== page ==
There is no formula for raising a child
JACKSON HOLE NEWS & GUIDE:
When I became a parent and my firstborn hit the age of having a will of his own, I wanted a formula on how to parent.
I had been a wildlife research biologist. I took calculus in high school and college. My mind likes linear rules. Formulas are nice and easy. A+B=C. Parenting books and research articles on child development talk this way: Certain ways of parenting are correlated with certain positive outcomes in children. The science was there, so give me the formula. I soon realized two things: Children don’t know the formula and parenting is messy. While formulas can be used as a guideline, there are way too many variables.
This was hard for me to swallow.
We all want the best for our kids. We all want them to grow up to be the best versions of themselves. However you define it, we want our kids to thrive. While there may be some universals (like I hope my child grows up to be well-adjusted, kind and “successful”), our hopes and dreams for our kids and their hopes and dreams for themselves vary. So the question is, how do we help our kids get there?
If there’s no formula, what do we do when we find ourselves held hostage by a 3-year-old’s screaming meltdown because she couldn’t have the red cup? What do we do when our teenager defies rules we set based on values we believe in?
We as parents have to be quick on our feet. We have to be skilled at regulating our own strong emotions in response to our children’s behaviors. Most of us have little training in why a child behaves the way she does, how his brain functions differently from an adult’s, and how to work through challenging behaviors in a way that supports the child’s development. We are accustomed to a world that works with certain rules: order, rationality, consideration for others. Our children, whose brains are not fully developed until their mid-20s, are not always capable of playing in our ordered, rational world. Adding to that, we have to learn how to have a relationship with a being who is trying to gain his own sense of self, who wants to be independent, make her own choices, feel capable. So we bump heads, a lot. (But not always. Of course being a parent is filled with fun and laughter and awe as well.)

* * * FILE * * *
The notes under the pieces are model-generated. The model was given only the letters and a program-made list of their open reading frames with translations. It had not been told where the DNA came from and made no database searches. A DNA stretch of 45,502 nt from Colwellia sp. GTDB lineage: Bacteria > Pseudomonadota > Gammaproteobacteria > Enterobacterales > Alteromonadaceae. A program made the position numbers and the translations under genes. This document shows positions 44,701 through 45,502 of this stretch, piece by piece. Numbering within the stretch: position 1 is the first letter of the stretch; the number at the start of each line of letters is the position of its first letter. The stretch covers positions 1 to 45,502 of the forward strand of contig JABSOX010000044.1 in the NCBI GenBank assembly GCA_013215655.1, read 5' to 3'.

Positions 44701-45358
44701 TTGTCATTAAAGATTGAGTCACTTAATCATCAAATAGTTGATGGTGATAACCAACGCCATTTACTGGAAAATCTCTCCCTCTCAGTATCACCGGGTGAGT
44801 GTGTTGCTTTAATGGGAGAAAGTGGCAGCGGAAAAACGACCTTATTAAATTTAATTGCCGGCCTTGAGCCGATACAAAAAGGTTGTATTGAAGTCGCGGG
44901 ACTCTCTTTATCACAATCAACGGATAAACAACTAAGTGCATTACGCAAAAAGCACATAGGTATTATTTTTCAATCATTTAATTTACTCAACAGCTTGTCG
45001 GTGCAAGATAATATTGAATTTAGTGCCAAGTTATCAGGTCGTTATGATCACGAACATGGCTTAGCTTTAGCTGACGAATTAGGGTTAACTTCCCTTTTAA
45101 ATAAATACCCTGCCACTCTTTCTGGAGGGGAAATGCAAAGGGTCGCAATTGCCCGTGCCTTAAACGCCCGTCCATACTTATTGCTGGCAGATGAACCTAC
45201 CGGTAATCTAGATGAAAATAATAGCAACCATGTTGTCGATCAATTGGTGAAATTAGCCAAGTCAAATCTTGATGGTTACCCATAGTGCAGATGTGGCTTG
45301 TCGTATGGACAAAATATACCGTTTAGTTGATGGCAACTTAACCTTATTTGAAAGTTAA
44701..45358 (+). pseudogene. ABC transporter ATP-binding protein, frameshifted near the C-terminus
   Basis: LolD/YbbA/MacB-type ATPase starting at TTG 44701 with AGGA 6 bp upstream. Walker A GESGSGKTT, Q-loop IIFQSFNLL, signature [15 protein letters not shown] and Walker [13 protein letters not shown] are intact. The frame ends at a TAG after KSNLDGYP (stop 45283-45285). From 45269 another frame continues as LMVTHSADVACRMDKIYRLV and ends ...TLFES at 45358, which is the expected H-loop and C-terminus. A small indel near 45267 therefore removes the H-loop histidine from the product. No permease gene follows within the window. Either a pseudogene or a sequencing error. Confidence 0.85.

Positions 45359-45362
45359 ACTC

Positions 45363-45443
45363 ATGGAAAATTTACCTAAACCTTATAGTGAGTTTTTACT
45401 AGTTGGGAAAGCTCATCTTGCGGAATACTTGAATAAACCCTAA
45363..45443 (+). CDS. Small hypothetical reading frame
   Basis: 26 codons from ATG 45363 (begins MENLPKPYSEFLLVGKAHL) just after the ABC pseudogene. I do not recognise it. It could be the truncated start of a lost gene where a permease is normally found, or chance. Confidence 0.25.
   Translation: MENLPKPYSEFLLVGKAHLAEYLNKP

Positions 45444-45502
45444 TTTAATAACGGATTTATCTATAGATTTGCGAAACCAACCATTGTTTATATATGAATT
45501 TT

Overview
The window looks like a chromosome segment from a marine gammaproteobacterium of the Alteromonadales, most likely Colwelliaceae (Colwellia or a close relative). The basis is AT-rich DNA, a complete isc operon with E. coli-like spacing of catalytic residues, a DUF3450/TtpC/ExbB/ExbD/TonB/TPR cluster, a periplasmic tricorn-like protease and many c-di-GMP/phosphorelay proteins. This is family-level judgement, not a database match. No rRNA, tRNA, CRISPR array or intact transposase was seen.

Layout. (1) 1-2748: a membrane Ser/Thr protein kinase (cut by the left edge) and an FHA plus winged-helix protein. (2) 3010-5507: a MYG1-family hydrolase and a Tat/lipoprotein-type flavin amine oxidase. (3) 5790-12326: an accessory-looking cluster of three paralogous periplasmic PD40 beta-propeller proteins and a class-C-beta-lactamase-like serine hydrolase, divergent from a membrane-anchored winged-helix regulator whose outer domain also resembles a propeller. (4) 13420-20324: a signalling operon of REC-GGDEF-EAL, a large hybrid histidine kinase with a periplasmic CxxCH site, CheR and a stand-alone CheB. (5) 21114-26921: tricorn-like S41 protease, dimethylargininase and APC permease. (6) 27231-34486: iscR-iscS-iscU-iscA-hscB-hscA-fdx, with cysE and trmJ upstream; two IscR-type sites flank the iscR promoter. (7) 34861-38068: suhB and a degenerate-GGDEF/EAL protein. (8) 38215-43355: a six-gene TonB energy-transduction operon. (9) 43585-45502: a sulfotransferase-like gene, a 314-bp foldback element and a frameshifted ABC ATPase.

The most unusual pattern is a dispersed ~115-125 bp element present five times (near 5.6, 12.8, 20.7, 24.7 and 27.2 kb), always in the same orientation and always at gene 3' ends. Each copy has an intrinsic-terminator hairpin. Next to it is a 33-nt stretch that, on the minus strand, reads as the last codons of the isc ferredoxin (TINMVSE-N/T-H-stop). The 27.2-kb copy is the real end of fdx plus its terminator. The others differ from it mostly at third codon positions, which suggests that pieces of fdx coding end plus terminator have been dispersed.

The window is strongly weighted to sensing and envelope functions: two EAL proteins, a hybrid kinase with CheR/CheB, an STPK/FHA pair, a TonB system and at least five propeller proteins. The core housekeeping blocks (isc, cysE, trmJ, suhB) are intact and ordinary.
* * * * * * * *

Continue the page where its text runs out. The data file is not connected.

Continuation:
There can be no formula because there are too many variables. Each parent-child pair will be different — different temperaments, values, goals, reactions, trigger points, stressors, cultures and life circumstances.
In this column I will explore what it’s like to be a parent and raise a child in today’s world. I love my kids and we have lots of fun together. At the same time, being a parent has been one of the hardest roles in life I’ve had. I acknowledge that not everyone feels this way, and that every family context is different, but for those of us who do find parenting challenging, I don’t think it has to be quite as intense as we sometimes feel it is.
As an educator and coach of parents I see my role as a guide. I want to help families feel more ease and harmony in their homes. I want kids to grow up to become the best version of themselves. My hope is to introduce families to ideas and perspectives, often backed by research; help them see the world from their child’s shoes; understand what their child is developmentally capable of; help parents adjust their reactions to support their child’s development; and guide parents in teaching their child the necessary skills to become a thriving adult in today’s world. I try to do this in an open, thoughtful, caring and nonjudgmental way.
To that end I am embarking on a monthly column, where I would like to open a conversation so that you as the reader can participate. Send me feedback — thoughts on my articles, topics you would like me to discuss, scenarios with your child you would like to hear about (all identifying details will be changed so that confidentiality is maintained).
Send me an email at GrowingGreatFamilies@gmail.com, contact me at GrowingGreatFamilies.org or leave me a message at Facebook.com/great.families.
While there is no formula, I believe there are some core principles that can apply across many families, and I bet you know what many of them are: Love your kids unconditionally, accept them for who they are, understand their world, hold them accountable, maintain reasonable limits, teach them the skills they need to live life when they leave the home.
Stay tuned for a more detailed discussion. Until then, see if you can get into your children’s shoes, whether they are 3, 13, or 23, and try to understand where their behaviors are coming from.
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Rachel Wigglesworth has an M.Ed. in Parent and Family Education and is excited to explore the world of raising children with you!